52 long days later wherein we have seen a rash of crass tweets, the clumsy roll-out of an ill-conceived immigration ban, a pathetic attempt to appease those wanting to repeal the Affordable Care Act – an act everyone on both sides of the political divide agrees needs repair, the craven signing of the anti-abortion executive order, a lack of cohesive governance and the blatant mistrust of the security services, I say, in good Anglo-Saxon English, sod that. There are citizens who feel they have been given free reign on their behaviour. Who shout racial epithets before murdering an innocent Indian sitting at a bar. Whose Confederate flags flutter freely on the backroads. Who have the confidence to push through with seeming impunity laws against the LGBT community.

People in America are not mysteriously disappearing, never to be seen again, but there appears to be little room for dialogue or diplomacy. Any president who hamstrings the people working for him is a person only wishing to surround himself with sycophants. With serfs so wary of their own position they are not prepared to question the master. Those who do, are dismissed – Sally Yates and on Friday, US attorney for the Southern District of New York, Preet Bharara. An independent judiciary is obviously not high on our president’s list.

Neither is draining the swamp – that much touted praise. Washington is rich with millionaires new to government – with people singularly unable to understand, or who have forgotten, how a family struggles to put food on the table, struggles to get adequate healthcare, struggles with education. Washington is drowning in a mire of unelected nepotism – what was called in Papua New Guinea – the wantok system. That is not democracy.

There might not be tanks rolling past my front door, or thugs in uniform pistol-whipping my neighbours, but the current political climate in the United States is divisive, is unpleasant, is unwelcoming. We are a nation much of the world looks at with amazement, and fear, for all the wrong reasons.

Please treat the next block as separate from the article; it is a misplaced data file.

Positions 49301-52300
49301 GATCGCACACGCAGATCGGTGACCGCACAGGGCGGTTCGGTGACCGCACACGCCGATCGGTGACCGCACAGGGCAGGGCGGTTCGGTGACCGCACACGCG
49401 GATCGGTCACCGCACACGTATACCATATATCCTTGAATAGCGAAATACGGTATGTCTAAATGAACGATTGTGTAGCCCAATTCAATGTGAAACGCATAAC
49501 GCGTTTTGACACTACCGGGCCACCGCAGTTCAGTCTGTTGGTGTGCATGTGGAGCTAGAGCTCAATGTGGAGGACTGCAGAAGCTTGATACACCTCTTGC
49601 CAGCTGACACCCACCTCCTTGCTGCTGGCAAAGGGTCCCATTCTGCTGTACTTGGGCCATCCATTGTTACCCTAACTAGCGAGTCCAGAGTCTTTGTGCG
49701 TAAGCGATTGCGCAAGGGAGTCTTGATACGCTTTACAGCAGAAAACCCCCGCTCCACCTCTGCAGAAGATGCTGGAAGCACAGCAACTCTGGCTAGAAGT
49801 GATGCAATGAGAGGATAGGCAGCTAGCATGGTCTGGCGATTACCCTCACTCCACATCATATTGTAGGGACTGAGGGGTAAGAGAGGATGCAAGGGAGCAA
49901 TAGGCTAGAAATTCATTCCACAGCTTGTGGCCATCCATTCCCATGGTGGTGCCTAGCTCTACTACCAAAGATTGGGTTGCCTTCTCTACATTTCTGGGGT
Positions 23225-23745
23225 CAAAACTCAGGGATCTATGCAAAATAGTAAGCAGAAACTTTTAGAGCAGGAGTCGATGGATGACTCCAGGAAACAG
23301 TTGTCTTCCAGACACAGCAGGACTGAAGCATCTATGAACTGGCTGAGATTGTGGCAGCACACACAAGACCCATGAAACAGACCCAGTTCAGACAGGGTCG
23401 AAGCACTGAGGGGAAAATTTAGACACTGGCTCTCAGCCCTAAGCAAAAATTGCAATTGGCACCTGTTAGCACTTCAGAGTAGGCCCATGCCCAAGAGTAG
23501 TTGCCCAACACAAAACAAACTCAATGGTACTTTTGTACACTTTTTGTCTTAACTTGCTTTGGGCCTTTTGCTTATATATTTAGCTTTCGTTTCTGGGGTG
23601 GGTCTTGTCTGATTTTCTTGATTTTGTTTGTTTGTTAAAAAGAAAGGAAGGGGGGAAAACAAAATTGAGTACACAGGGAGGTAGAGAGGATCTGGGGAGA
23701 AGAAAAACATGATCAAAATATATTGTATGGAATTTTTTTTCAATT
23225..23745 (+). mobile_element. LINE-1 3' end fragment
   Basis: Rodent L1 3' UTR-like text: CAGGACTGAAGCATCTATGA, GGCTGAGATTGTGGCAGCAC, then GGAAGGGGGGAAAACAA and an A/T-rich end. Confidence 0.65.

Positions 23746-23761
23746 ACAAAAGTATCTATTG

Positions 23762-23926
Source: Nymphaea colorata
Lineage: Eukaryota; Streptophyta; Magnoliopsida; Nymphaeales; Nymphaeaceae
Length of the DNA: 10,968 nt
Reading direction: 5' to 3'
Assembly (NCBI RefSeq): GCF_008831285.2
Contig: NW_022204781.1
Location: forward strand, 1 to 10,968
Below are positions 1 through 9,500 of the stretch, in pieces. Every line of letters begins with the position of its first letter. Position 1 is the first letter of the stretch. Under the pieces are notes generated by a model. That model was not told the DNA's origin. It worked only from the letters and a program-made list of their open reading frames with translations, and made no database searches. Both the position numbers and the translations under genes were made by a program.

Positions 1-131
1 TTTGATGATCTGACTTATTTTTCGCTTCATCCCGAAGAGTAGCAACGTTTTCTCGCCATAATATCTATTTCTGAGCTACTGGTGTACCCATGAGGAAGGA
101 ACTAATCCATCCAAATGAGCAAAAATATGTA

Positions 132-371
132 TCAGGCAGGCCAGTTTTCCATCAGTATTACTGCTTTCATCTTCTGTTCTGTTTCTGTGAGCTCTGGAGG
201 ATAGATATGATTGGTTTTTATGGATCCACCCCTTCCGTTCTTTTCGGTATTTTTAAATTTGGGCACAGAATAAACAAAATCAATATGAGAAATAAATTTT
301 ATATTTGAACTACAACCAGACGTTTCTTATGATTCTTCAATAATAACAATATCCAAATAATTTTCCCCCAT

Yet, We the People, elected this president so I guess it is democracy. And yes, in 52 days I have become that intractable woman.


Lost, One Culture

August 1, 2016 — 1 Comment

August in Texas is hot. Cumulus clusters float like candy floss across lapis skies. The beauty is as intense as the heat. A cloudburst delivers a brief respite – rain bouncing off the hard ground of the southern prairies in hard pellets.

Entering the gIMG_1801ates of the Mission San José y San Miguel de Aguayo just south of San Antonio, Texas, the seventh most populated city in the United States, it is easy to imagine the plaza filled with Franciscan friars, soldiers and men, women and children living their lives predominantly within the confines of the mission walls.

Pincered between the more aggressive nomadic Lipan Apaches from the North and by colonists from Spain eager to increase their footprint in the New World, those men, women and children were members of the hunter-gatherer tribes, known collectively as Coahuiltecans (Kwa-weel-tekens). Funded by Spain when prospects of riches north of the Rio Grande faded, the missions became the driver for the spread of Catholicism, though they did little to limit the spread of foreign disease.